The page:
Cervical Spondylosis: Its Early Diagnosis and Treatment.

Herbert Kaplan, MD
Arch Intern Med. 1972;129(6):1006-1007. doi:10.1001/archinte.1972.00320060154044.
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Cervical spondylosis is frequently a pain in the neck for the physician as well as the patient. It is comforting for both parties to learn (in the concluding chapters of this monograph) that with a cautious conservative therapeutic approach, most people with neck pain and no obvious local lesions get well in time.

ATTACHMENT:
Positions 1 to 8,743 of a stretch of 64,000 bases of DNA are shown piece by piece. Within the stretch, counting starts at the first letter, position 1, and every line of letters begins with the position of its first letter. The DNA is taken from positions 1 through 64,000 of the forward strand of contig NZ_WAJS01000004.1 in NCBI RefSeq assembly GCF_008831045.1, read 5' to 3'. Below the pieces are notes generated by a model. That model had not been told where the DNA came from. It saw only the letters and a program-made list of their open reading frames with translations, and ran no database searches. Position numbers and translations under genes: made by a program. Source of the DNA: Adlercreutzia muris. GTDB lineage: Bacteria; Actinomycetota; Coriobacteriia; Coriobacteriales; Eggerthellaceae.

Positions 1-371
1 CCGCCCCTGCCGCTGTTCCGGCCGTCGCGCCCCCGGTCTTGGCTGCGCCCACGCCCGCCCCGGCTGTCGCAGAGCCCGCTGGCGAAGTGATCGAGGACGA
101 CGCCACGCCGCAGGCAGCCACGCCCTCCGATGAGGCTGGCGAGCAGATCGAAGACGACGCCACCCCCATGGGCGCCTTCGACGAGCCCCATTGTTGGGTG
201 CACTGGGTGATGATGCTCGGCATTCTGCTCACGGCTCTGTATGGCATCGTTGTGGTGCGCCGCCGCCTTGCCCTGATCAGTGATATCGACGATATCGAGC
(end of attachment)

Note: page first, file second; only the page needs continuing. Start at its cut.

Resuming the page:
The reviews of the anatomic, pathologic, and roentgenographic aspects of the cervical region provide a concise refresher course for physicians who have not had occasion to explore this area since their freshman year of medical school. But it will offer little to the neurologist, neurosurgeon, and orthopedist who are palpating and incising the area daily. Fully one third of the volume is devoted to the radiology of the cervical spine, with many large roentgenograms illustrating the more common disorders of the region. While the accompanying captions and strategically placed sketches are usually specific enough to guide the


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